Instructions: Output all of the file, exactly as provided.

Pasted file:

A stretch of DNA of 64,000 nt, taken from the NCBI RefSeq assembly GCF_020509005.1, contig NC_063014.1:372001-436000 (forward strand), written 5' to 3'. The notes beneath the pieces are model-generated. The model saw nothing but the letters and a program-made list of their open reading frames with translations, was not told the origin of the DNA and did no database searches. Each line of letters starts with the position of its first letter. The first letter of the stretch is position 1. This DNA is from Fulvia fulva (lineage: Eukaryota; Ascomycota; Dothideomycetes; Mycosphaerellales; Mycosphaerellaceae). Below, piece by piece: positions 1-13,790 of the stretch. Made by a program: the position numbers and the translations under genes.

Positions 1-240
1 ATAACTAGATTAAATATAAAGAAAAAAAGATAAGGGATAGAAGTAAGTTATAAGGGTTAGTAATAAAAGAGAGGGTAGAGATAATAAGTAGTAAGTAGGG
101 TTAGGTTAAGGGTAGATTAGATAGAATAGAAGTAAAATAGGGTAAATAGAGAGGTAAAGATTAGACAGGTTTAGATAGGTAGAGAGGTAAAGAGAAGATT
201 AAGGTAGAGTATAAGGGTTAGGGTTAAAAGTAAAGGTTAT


A stretch of DNA of 64,000 nt, taken from the NCBI RefSeq assembly GCF_020509005.1, contig NC_063014.1:372001-436000 (forward strand), written 5' to 3'. The notes beneath the pieces are model-generated. The model saw nothing but the letters and a program-made list of their open reading frames with translations, was not told the origin of the DNA and did no database searches. Each line of letters starts with the position of its first letter. The first letter of the stretch is position 1. This DNA is from Fulvia fulva (lineage: Eukaryota; Ascomycota; Dothideomycetes; Mycosphaerellales; Mycosphaerellaceae). Below, piece by piece: positions 1-13,790 of the stretch. Made by a program: the position numbers and the translations under genes.

Positions 1-240
1 ATAACTAGATTAAATATAAAGAAAAAAAGATAAGGGATAGAAGTAAGTTATAAGGGTTAGTAATAAAAGAGAGGGTAGAGATAATAAGTAGTAAGTAGGG
101 TTAGGTTAAGGGTAGATTAGATAGAATAGAAGTAAAATAGGGTAAATAGAGAGGTAAAGATTAGACAGGTTTAGATAGGTAGAGAGGTAAAGAGAAGATT
201 AAGGTAGAGTATAAGGGTTAGGGTTAAAAGTAAAGGTTAT